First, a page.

Tuesday, March 21, 2006

2006 SFIAAFF—The Evening Class Interview With Deepa Mehta

Deepa Mehta's Water was screened as 2006 SFIAAFF's centerpiece presentation at the Castro Theater. Having first seen the film at the Kabuki press screenings, I felt blessed to have a second chance to see it projected on the Castro's large screen, which it rightfully deserves. Once again, I was enraptured by the film's compassionate treatment of the plight of widows in India. Introducing the film, Mehta expressed her hope that Water would engender compassion. It certainly does that. Not only for the women in Mehta's film but for Mehta herself who has undergone tremendous pressure from Hindu fundamentalist groups throughout the making of the film. Through the kind administrations of Shelley Spicer of Terry Hines and Associates, I was offered the welcome opportunity to interview Deepa Mehta the following afternoon. I wish to extend my sincere thanks to Shelley! This was a once-in-a-lifetime experience!

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EC: Last night I attended the Castro screening, which was my second time to see Water—it's a beautiful film, I'm sure you're going to hear this over and over—you talked about the decade it took you to film your elemental trilogy and how glad you were that it was finally over. You even joked that you were glad there wasn't going to be a movie called Wind.

DM: Yes.

EC: My question is: why wasn't air an element you thought of filming?

DM: Air is not cinematic when you think of the contribution.

EC: You explained that the common thread through the three movies is the feminine sensibility in each and you mentioned that Fire concerned the politics of sexuality, Earth the politics of war, and Water the politics of religion; could you talk a little more about what you were doing there?

DM: When I decided to make all three films, I wanted to explore women in contemporary India and the consequences of the choices they have to make; that internal kernel, that tug of war, between faith and conscience. Earth became about fallout, about war being fought on the bodies of women. Water became very important because the words that were written in [ancient religious texts] are embedded in my brain. Shakuntula [Seema Biswas] was the cause of . . . and became—not the cause—she was used besides and became the victim, became the conflict between her conscience and her faith.

EC: Seema Biswas won best actress—did she not?—in recent Indian award ceremonies….

DM: Yes, she did. She's an amazing actor.

EC: Her enactment of Shakuntula's crisis of faith was palpable. You seem to me to definitely be within the school of filmmaking that believes that women are the future of mankind, which is something I believe in. Your films have spoken to me in that respect. When I was younger one of my teachers was the mythologist Joseph Campbell and very early on he taught me not to take religions literally. One of the main examples he used was the sati ritual [where widows were burned alive with their dead husbands] and how horrific and unfair that was. You contemporized this in Water….

DM: The way that women are treated by religion has nothing to do with religion. It's an offshoot of a misinterpretation that has been used very conveniently in a patriarchal society.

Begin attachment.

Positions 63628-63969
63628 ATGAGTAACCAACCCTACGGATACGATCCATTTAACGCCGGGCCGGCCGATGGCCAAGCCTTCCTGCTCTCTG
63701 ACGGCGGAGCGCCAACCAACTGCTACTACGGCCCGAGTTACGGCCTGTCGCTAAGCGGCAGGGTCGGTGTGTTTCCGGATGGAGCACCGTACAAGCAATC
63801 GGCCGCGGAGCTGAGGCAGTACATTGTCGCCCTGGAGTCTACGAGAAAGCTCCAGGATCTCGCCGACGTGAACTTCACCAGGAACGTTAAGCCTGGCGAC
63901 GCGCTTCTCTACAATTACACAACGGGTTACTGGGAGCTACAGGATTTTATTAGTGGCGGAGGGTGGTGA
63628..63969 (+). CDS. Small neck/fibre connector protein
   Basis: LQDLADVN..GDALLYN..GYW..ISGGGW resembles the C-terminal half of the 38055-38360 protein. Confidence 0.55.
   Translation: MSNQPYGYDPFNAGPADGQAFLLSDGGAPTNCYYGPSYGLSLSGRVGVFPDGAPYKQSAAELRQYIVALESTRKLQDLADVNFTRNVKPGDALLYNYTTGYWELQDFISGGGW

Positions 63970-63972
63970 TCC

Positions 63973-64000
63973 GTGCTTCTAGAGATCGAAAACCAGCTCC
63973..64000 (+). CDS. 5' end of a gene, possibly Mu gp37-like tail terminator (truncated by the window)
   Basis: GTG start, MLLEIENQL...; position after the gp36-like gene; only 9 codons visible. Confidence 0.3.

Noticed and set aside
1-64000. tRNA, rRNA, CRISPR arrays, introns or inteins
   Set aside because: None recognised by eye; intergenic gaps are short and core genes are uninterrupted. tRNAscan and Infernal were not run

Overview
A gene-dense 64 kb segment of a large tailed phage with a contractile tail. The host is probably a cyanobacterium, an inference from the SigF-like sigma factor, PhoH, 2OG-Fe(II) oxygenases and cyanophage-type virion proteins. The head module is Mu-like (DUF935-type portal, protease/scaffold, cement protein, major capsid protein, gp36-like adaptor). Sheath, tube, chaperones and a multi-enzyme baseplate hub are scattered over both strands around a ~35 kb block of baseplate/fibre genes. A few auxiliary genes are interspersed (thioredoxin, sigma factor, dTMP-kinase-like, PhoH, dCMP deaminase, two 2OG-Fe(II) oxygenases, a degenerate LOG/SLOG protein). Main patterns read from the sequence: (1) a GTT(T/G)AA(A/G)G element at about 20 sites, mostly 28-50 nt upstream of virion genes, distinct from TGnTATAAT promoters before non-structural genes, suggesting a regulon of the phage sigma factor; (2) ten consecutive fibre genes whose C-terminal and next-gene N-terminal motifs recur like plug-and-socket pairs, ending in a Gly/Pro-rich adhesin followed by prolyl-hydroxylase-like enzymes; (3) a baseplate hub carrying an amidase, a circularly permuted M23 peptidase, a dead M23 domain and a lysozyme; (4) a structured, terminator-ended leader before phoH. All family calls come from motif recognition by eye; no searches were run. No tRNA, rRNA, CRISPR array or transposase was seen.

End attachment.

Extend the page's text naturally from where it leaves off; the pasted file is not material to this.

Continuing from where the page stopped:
EC: At last night's screening, I heard a gasp when the character Nayaran [John Abraham] admitted the only reason the widow Shakuntula was being treated so poorly was….

DM: Is because of economics. It's true.

EC: There's a movie that has come out recently—I don't know if you've seen it—called Don't Tell by Christina Comencini wherein she creates a story about childhood abuse of a young girl and likens it to the abuse of young women who are erotically fetishized and the role of men in all of that, and I was feeling something of that in Fire with how young the child brides are. You're saying that this is still going on?

DM: No, no, not at all. Child brides are now illegal in India.

EC: Last night you talked about all that you went through to get this movie made and as I've been reading, it's been horrifying, downright horrifying, and yet I can't help thinking that the Hindu fundamentalism that you were faced with sounds so much like Christian fundamentalism….

DM: They're all the same.

EC: They're all the same!

DM: That's why it's so important to talk about it.

EC: You mentioned last night that it took you four years before you could get over your anger over the fundamentalist protests that shut down the filming of Water in Varanasi; four years before you could work on the project from the heart that you originally started with. What did you do to get over the anger?

DM: I made other films. I made two comedies. And I reflected. I tried to understand where fundamentalism came from.

EC: I'm glad you persevered in that and made the film; it's so amazing!

DM: Thank you.

EC: I'm not very versed in Hindu mythology or Hindu iconography and I was curious about a decorative detail of the widows' ashram. On the doorways there were these—for the lack of a more appropriate term—painted swastikas, or swastika-like symbols with dots. Could you explain what those are?

DM: That's the Hindu symbol for purity, which the Nazis took because of their thinking that they're also the Aryan race.

EC: When it's placed on doorways like that?

DM: It means welcome. And a sign of purity.

EC: The other character I was interested in was Gulabi, the transgendered character; I'm assuming he was transgendered?

DM: A eunuch, yes.

EC: He was presented in a somewhat negative light. Can you speak about that eunuch tradition in India or why you elected to have that character?

DM: The eunuchs are also marginalized by Indian society the way that widows are. So that when two set groups or two representatives are marginalized by society, it seems clear they would become friends.

EC: I felt Gulabi's portrayal was fraught with caution, that these are individuals who have been marginalized and who have confined themselves through the definitions that have been placed on them. At a time now when transgendered individuals are trying to find a new voice and a new place in our society, I was wondering what they would think about Gulabi, about his—well, it wasn't really a negative portrayal—

DM: No, not negative. I thought he was very funny. She was. They were.

EC: And he did have a conscience! He ran away guiltily when Shakuntula came searching for Chuyia [Sarala].

DM: But it isn't that easy. The point to get is what do you do? And how much do you compromise of your own integrity? That's what he's about; that's what Gulabi is.

EC: So you're saying that the laws now are such that youth are not property. I liked what you said earlier about wars being fought on the bodies of women. The feeling I'm getting from all three films is this mistaken assumption that women are property and that this misunderstanding has been codified and turned into tradition and that it's only now that women are being able to express a different sensibility. In some of the interviews that I have read about you, you came to a realization of the impact of film by the way that the fundamentalists were reacting to it. Can you speak about the role of film in combating fundamentalism?